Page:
“This news is highly significant for the gold market,” wrote John Reade, UBS AG’s head metals strategist in London. “It will raise expectations of further Chinese purchases. It may also trigger purchases from other central banks.”
“Gold has been given a further boost on the back of the China reserve news,” added James Moore, of TheBullionDesk.com. “But the metal now needs to clear trend-line resistance around $916 to confirm the return of more bullish sentiment and target the $940 area.”
“Bear-trending forces are still in control of the gold market,” said Ralph Preston, a Heritage West Futures commodity analyst in San Diego. However, he admitted, Friday’s action could “reinvigorate the bulls and should spark a rally to test $930 an ounce resistance,” since the price topped $910.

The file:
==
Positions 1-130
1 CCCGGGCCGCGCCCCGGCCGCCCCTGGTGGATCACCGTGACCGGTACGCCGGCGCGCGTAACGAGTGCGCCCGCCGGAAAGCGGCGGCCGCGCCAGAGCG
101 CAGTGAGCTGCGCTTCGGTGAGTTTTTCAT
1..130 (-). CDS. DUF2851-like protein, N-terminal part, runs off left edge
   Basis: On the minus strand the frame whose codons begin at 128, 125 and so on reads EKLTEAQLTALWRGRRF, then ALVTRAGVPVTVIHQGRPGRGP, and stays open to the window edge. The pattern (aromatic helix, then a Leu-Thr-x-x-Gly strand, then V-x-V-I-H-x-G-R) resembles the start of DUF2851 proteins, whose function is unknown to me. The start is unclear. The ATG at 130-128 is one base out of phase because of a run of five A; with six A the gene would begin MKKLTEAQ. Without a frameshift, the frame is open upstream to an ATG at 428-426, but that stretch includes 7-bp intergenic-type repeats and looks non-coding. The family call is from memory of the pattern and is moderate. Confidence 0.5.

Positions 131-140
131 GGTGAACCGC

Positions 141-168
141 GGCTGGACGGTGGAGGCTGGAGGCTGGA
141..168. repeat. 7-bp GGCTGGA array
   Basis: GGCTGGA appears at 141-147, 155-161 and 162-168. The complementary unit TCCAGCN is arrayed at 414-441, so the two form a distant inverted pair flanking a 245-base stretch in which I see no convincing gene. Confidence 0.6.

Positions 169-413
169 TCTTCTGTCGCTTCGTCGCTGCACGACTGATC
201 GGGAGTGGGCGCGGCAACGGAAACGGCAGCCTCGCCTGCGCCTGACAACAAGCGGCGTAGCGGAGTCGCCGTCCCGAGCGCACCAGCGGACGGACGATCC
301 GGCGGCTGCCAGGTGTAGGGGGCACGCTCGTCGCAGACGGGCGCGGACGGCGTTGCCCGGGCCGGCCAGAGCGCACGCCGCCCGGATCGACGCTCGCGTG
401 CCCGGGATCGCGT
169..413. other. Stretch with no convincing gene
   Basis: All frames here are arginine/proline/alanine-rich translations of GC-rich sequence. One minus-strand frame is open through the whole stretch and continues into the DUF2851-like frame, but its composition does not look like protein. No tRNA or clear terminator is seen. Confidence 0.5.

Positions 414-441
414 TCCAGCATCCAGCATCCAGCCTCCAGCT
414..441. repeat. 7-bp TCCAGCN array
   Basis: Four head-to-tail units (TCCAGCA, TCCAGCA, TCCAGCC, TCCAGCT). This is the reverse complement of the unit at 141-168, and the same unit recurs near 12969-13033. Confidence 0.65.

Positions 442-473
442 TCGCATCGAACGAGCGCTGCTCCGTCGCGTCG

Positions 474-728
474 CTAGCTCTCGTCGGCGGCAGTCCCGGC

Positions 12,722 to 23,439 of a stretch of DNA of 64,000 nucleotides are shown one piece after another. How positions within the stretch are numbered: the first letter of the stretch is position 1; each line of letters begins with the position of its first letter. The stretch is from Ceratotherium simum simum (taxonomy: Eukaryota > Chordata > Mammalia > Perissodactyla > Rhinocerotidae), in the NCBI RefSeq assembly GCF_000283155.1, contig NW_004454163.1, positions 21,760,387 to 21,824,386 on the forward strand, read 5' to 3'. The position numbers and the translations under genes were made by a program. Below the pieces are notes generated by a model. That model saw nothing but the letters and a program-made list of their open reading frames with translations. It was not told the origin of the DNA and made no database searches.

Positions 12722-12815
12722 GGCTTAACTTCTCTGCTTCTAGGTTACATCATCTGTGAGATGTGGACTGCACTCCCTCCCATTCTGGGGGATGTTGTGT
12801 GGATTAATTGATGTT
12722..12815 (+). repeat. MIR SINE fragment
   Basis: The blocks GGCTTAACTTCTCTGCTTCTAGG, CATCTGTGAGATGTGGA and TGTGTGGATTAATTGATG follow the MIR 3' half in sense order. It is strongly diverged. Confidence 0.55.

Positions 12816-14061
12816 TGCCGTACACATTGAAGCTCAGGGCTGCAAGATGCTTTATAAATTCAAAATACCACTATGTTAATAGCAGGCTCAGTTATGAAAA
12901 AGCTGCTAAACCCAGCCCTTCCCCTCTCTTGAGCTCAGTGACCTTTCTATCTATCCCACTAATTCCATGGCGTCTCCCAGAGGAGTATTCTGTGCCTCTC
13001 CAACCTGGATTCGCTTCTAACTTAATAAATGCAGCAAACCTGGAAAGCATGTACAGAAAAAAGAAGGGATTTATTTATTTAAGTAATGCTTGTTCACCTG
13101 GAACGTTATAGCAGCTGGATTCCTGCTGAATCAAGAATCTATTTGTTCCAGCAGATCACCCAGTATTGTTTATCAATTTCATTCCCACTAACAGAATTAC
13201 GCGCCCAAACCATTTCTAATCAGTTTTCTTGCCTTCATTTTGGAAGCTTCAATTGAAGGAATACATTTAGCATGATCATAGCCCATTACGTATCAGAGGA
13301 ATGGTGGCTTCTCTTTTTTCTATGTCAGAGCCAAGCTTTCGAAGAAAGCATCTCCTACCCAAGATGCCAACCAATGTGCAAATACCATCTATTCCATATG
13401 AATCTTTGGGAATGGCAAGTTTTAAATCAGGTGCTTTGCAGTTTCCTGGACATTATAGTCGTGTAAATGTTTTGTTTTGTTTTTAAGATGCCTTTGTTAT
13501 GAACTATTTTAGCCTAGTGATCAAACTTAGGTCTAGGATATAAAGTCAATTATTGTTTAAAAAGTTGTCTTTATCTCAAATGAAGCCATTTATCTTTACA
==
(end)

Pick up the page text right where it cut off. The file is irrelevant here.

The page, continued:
Currencies and Economic News
In the currency market, the dollar fell again against the euro. Late Friday, the euro was trading at $1.3247 vs. $1.3145 on Thursday.
Analysts attributed the continuing weakness to anxiety among traders over what finance ministers and central bankers from the Group of Seven nations gathering in Washington may say regarding their countries' reserves.
Officials from the G7 met yesterday afternoon ahead of the weekend spring meetings of the IMF and World Bank. The G7 gathering will be followed by a meeting of the broader G20, which includes China and other powerful emerging economies.
At issue will be discussions with Chinese officials over calls by China's central bank chief for replacement of the U.S. dollar as the world's premier reserve currency by IMF special drawing rights.
The day’s hard numbers came in weak. The Commerce Department reported that durable goods orders fell 0.8% in March, marking the seventh decline in the past eight months.